At 56 years old I’ve had UC for over 20 years. I’ve mostly managed it with diet, having only occasional issues. My health has mostly been good since then and I have been active and kept in shape. My PSC journey started in 2017. I had battled very bad itching and general fatigue for a couple of months. After multiple doctors visits I eventually had a set of blood tests done (prompted by obvious jaundice.) This led to a hospital admission, four days in hospital, multiple scans (MRCP) and blood tests and a diagnosis.
It also lead to my first experience with Cholestyramine which helped the itchiness reduce greatly. It was such a relief to get sleep.
I hoped things would settle from there and I could get back to a more regular life and look forward to being fully engaged with and available to my children. Unfortunately my symptoms got worse and my numbers rapidly got worse including a raised INR. Less than six months later I’m dealing with fatigue that limits my activity, a renewed itchiness, and only fitful sleep. I also progressed to a MELD of 20 from an initial number of 12. I know everyone’s experience is different and basing outlook on others time-lines is not helpful but nonetheless I feel discouraged and cheated out of good health.
I’ve taken to learning as much as I can and trying to be an active an informed partner in any discussions with my doctors. Perhaps the most fundamental thing I’ve learned is that since this is a rare disease many doctors have little experience with it. It has been critical to find a skilled hepatologist and not a regular GI doctor. Its also been helpful to have a GP who is willing to get enough information to be a actively involved.
I’m only now catching my breath in this process and looking around to see what the possibilities are.
Thank you for sharing your life with PSC after these past 6 months. I am very glad to hear that you have found a good hepatologist. I truly believe this is the key to getting the very best outcome with PSC. How have your labs been over these past 6 months? I see your MELD is currently 20. Has your hepatologist discussed getting you on the transplant list? If not, I would encourage you to have that discussion sooner than later. MELD scores with PSC can jump rapidly within a short amount of time, or they can climb slowly over a number of years. We are about the same age, I’ll be 54 next month. I was diagnosed with PSC in 2011. In the fall of 2014 my MELD had climbed to 12 so my hepatolgist and I had the discussion about getting me listed. I went through the transplant evaluation in December 2014 and was listed in January, 2015. In April of 2015 my MELD jumped to 19, and then in the middle of July it jumped to 36. I was transplanted two days later. Not trying to cause any undue concern, but things can move rapidly and being on the list puts you in the best position should your situation take a turn for the worse.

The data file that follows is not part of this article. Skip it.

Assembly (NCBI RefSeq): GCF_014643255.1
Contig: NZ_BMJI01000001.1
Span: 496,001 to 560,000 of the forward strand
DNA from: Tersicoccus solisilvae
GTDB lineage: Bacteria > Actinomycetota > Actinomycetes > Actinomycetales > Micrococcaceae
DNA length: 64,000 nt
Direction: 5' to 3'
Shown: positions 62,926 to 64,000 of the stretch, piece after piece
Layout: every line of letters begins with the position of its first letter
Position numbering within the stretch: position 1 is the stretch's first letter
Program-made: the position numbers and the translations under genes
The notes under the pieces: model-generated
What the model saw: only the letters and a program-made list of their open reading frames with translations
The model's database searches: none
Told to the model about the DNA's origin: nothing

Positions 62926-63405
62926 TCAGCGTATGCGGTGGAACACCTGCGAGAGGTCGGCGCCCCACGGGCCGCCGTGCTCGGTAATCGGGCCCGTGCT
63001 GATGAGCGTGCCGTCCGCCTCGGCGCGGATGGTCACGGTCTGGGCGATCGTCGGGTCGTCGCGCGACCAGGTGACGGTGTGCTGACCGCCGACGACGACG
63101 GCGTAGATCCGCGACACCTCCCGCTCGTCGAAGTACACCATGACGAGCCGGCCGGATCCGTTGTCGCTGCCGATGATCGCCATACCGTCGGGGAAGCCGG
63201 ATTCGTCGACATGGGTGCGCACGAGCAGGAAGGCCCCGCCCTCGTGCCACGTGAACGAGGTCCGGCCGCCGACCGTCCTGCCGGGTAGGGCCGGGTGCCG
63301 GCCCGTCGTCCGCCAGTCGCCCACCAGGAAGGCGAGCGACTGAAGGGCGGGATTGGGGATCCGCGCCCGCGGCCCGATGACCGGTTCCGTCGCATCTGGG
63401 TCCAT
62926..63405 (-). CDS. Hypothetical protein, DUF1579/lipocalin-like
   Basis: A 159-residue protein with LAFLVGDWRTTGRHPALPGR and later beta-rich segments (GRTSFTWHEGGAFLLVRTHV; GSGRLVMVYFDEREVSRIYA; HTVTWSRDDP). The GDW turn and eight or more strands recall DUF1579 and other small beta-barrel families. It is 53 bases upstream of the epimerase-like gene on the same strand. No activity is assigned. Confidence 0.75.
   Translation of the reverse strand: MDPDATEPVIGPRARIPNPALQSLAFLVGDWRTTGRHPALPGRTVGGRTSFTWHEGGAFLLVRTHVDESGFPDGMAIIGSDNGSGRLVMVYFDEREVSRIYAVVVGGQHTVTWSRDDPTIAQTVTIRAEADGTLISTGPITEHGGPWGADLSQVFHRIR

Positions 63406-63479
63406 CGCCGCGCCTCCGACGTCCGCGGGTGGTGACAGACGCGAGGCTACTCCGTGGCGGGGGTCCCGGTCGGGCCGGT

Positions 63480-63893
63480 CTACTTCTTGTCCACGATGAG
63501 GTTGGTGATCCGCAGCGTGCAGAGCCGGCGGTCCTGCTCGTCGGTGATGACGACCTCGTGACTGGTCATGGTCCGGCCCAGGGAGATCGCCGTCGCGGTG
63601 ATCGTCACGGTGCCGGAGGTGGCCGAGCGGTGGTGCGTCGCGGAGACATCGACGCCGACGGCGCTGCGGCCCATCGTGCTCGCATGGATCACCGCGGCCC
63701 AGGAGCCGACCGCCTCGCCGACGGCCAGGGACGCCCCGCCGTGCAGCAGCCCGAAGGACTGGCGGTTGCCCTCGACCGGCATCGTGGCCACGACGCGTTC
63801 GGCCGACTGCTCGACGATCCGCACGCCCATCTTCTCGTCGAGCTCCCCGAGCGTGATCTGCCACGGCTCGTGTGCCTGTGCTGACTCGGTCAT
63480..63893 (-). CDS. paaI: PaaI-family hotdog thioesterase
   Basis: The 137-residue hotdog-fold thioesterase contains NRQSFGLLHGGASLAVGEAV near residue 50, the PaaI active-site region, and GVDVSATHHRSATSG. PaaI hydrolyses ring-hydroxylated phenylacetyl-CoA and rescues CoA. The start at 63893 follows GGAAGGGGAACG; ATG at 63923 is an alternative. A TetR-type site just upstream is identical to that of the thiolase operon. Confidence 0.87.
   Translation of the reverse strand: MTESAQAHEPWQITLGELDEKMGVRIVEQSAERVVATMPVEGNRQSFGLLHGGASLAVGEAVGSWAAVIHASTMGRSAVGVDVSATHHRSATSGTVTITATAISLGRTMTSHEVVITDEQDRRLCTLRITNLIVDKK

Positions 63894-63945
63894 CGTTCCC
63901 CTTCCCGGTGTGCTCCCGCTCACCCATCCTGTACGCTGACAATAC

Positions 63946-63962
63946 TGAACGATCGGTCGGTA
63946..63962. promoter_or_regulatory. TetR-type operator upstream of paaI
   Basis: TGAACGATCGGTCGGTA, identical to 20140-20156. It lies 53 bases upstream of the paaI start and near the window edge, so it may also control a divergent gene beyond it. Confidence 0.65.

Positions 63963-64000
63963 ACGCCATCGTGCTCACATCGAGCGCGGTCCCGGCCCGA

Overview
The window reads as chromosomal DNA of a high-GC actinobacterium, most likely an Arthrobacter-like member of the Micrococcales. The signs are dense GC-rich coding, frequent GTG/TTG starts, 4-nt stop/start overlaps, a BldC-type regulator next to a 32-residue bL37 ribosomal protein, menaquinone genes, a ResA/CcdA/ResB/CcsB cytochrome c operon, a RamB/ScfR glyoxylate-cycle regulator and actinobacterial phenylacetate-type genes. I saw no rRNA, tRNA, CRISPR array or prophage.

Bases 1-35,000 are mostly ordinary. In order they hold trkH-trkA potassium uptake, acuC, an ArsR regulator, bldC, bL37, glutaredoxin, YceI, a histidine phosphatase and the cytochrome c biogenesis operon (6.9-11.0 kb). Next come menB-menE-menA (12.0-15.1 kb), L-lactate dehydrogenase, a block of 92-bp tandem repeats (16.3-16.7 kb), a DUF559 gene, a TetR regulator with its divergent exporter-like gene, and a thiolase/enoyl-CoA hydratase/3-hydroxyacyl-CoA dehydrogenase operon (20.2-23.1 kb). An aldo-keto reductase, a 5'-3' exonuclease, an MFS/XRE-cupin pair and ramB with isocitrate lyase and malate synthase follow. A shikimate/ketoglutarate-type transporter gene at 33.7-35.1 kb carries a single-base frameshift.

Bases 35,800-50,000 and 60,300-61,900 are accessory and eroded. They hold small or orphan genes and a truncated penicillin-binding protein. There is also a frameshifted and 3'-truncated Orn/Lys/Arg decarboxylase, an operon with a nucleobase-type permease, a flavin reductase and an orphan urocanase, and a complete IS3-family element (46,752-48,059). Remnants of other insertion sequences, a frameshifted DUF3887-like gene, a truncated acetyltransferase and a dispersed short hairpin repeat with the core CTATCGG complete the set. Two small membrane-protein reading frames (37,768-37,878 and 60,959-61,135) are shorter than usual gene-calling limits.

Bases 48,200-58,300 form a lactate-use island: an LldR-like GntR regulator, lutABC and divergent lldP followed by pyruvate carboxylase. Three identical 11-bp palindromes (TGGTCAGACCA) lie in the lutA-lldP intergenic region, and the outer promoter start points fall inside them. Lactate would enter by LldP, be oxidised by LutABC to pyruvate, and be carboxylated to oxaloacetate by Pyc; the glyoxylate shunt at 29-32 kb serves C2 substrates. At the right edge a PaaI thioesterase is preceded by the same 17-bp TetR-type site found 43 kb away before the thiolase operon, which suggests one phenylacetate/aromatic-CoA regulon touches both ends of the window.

We are here for you though no matter what course you decide to take. Please feel free to jump in any time and respond to other posts and do keep us informed of your progress.
Thanks Mark. I have had discussions about the transplant list and process. It is daunting. I’m facing the reality that it may be the best path assuming it becomes an option.
My labs are never good news. The ALT/AST/Bilirubun numbers only seem to go up. My bilirubin is more than twice as high as when first tested. I have a new set of labs coming next week so I’m hoping I can reverse the trend of bad news.
Got my latest blood tests back and my MELD increased again to 23. Its been a quick journey over the last 6 months from a score of 12 to 15 to 20 and now to 23. Have hepatologist follow up with a doctor who also works directly with the transplant center.
From the way your MELD score keeps climbing, I want to encourage you to pursue getting your transplant evaluation and listing as soon as you can. You need to be on the list so if things continue to get worse you will have a good chance of getting a liver. Do it now while you are relatively healthy and can make it through the evaluation process good then when you need it you will be ready.
You need to have a good support system of family or close friends in place that will be willing to commit to care for you post-transplant. You will need them to accompany you to the evaluations. You have got to demonstrate to the transplant team that you have the care team ready and willing to help. You will find though after transplant that your energy levels will get better every day and before you know it you will be back to full stamina. We are all different and all have different circumstances but I’m hoping that yours will be a textbook transplant with no complications.
Keep in touch and let us know how things go for you.